I love the clean and simple lines of the IKEA Godmorgon sink and wall cabinets for the bathroom. However, they can sometimes look a little standard or low grade. In this IKEA bathroom hack, we upgraded the look with a live-edge white oak countertop, chrome handles, Kohler top-mount sinks and wall-mounted Grohe faucets for a more luxurious look.
Materials and tools needed:
- Live edge wood (we used white oak)
- Heavy duty saw
- Sandpaper (heavy to fine grade)
- Electrical sander
- Polyurethane (oil based)
- Paint brush or roller
- Small L brackets and small screws
- Large L brackets and large screws or other heavy duty fixings
- Top mount sinks
- Wall-mounted faucets (can use top-mounted faucets, just need to cut an extra hole)
STEP 1: Buy all the necessary materials needed. Including finding a piece of live edge timber that you like and that will fit your IKEA Godmorgon cabinet. Many sawmills will cut the timber to size for you, and also kiln dry them. I’d recommend this, as we didn’t have ours kiln dried and we let it dry naturally in our garage for a number of weeks before we installed it, but it did warp and crack and we had to re-cut it to get it straight again.
TIP: Get your live edge timber kiln dried and cut to size at the sawmill
STEP 2: We chose a double vanity, but Godmorgon also comes in single vanity options. It’s available in black brown, white stained oak effect, brown stained ash effect, high gloss grey, high gloss white (which we used) in modern flat front cabinets. They also sell traditional style fronts Kasjon Godmorgon is dark grey, light grey and white options. They also have a very interesting dimensional high gloss white front – Resjon white.
For these instructions we’ll refer to the double vanity high gloss white option that we chose. Cut out the holes for your sinks. For this you will need a heavy duty saw to go through the wood. We chose a thick piece of wood (about 3”) and it was very difficult to cut through it. We hired a heavy duty saw from The Home Depot as our jigsaw wasn’t strong enough to cut through it.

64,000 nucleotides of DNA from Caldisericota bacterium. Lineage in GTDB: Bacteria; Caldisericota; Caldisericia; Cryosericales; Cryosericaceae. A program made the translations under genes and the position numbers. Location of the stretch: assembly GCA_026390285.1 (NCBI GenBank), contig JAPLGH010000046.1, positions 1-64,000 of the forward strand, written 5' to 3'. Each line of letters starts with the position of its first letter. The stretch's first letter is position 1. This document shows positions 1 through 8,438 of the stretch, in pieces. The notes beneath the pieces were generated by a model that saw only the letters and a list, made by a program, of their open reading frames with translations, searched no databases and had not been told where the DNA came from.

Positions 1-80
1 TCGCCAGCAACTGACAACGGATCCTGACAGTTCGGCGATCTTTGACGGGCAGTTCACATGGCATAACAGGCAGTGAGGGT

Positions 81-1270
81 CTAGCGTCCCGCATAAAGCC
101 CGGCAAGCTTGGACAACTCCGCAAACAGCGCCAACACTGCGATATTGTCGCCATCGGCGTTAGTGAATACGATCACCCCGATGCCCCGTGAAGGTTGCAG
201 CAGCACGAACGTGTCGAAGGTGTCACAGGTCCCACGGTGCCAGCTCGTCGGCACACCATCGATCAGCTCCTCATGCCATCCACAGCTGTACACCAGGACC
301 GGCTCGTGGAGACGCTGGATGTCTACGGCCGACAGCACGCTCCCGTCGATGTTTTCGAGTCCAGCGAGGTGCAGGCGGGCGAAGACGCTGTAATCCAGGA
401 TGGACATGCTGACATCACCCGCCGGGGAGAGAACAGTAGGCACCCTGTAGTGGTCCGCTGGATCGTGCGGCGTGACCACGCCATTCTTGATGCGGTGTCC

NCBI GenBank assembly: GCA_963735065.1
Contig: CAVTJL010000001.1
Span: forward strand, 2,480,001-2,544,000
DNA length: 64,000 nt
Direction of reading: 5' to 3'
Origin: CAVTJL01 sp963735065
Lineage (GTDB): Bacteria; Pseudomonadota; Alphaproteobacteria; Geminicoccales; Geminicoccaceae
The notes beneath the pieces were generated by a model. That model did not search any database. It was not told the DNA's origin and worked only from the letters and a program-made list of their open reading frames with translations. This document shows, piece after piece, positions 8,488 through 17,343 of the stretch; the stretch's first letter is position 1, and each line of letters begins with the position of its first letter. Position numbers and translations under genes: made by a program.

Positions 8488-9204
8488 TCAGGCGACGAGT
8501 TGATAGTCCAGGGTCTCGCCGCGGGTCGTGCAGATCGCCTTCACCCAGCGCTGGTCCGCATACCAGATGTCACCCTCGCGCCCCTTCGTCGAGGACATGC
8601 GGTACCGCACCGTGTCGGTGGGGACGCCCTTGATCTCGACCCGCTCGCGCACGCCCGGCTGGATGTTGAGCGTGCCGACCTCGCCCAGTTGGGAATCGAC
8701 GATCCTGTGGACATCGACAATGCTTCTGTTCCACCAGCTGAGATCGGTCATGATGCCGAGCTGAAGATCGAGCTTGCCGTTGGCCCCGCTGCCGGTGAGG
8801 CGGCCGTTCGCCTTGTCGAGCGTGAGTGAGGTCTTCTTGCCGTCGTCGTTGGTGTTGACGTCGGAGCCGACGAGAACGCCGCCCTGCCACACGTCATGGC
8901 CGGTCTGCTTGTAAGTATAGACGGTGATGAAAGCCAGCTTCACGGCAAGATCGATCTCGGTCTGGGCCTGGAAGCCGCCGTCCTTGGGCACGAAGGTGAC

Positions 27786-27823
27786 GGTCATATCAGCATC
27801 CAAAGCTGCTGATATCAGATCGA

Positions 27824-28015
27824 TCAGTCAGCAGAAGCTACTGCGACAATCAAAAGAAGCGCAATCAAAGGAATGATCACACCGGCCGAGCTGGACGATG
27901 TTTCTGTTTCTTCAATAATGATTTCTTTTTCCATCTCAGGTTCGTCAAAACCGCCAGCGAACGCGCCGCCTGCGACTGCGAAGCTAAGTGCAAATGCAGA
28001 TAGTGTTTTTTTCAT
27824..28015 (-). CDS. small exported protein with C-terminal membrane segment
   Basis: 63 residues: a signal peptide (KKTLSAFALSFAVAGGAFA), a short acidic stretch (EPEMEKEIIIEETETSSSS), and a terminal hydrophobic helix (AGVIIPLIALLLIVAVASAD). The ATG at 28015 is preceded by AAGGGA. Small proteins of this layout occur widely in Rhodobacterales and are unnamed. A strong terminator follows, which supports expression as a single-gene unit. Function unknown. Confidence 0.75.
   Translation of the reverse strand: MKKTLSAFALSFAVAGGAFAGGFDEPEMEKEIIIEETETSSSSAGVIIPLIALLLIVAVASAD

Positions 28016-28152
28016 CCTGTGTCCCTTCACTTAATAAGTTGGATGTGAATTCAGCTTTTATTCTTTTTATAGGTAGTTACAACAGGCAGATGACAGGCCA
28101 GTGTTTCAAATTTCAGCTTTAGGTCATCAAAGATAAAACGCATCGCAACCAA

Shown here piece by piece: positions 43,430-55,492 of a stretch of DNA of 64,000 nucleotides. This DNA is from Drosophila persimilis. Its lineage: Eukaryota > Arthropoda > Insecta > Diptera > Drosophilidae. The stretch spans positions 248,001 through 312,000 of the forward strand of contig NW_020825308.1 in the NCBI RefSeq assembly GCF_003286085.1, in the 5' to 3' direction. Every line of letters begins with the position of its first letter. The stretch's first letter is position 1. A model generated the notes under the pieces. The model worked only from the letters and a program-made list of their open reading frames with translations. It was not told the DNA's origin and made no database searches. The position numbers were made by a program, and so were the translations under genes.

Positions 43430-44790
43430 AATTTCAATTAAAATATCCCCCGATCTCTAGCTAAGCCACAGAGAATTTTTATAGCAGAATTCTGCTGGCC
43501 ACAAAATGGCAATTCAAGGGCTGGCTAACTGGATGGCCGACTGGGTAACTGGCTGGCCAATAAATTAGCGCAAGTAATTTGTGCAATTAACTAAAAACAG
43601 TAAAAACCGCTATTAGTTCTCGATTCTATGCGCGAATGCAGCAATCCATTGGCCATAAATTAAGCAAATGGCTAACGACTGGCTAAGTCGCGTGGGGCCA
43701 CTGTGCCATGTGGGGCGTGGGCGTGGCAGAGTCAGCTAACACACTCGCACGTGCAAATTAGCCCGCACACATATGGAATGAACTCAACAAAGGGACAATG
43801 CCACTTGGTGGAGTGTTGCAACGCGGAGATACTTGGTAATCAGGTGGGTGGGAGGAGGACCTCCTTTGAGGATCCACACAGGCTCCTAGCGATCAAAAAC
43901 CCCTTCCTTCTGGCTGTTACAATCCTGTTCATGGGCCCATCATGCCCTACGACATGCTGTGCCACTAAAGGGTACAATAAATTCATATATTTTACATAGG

TIP: Make sure you use the templates that come with your sinks to mark the cutouts for the holes. And make sure the sink is positioned where the water will fall from wherever you are placing the faucets. If you chose a counter mounted faucet, don’t forget to leave enough space at the back of the sink for it.
STEP 3: Now you have the live edge slab cut, it’s time to sand and seal it. It’s probably easier to use an electrical sander with a rough grade to start with (around 80), then work your way up to a fine grade sandpaper (around 180). Keep sanding along the grain to remove all rough edges and make it as smooth as silk. Once you’re happy with the smoothness, make sure you remove all dust from the slab. I’d recommend vacuuming it, then finishing with a lint free cloth. Now you’re ready to seal it.
I’d recommend using an oil-based polyurethane, as it tends to sink into the grain better than a water-based polyurethane. It does however color the wood more than a water-based polyurethane would. Test a small area underneath first before you commit to the whole thing. Once you’re happy with the look, apply three coats according to the manufacturer’s instructions.
TIP: If you wanted to stain your timber, do that before applying the polyurethane, and test it underneath or on a scrap piece first.
STEP 4: Congratulations! You’re now ready to install your sink cabinet! Word of caution, the live edge timber countertop can be extremely heavy, so I would highly recommend extra support for it in addition to the cabinet. I would also recommend you find the studs to fix it to, if you have a wood-built house. Or using heavy duty fixings for other wall constructions types. (Please consult a professional contractor.)
We installed ours on the studs and used extra L-shaped brackets underneath to support it further. We also used small L-shaped brackets to attach the countertop to the cabinet.
TIP: Make sure your screws aren’t longer than the cabinet is thick, otherwise your screws will poke out of the side of the cabinet.
To install the faucets and sinks we hired a professional plumber for this, as this was beyond our skillset. So I’ll skip over this part.
STEP 5: The last part is installing the handles (if you chose to). Godmorgon cabinets don’t come with any handles, which looks very minimalist, and you could certainly stick with this. We chose to apply long chrome handles in a minimalist design to add a bit of extra detail in this IKEA bathroom hack. I think you’ll agree they make them look high-end!
For this, just mark the center on the back of the cabinet and mark the drill holes by using either the template that your handles came with, or the handle itself. Double and triple check these measurements are accurate before drilling to make sure you don’t mess up your cabinet fronts. Once you’re satisfied they’re in the right place, drill slowly from the back then screw the handles in place.
TIP: Place some painters tape over where the holes will be drilled on the front of the cabinet, this helps to stop the cabinet material splintering off. Also starting with a small drill bit, then working up to the correct size also helps keep the splintering down to a minimum.
Finished! You now have a unique and high-end look with this IKEA bathroom hack!
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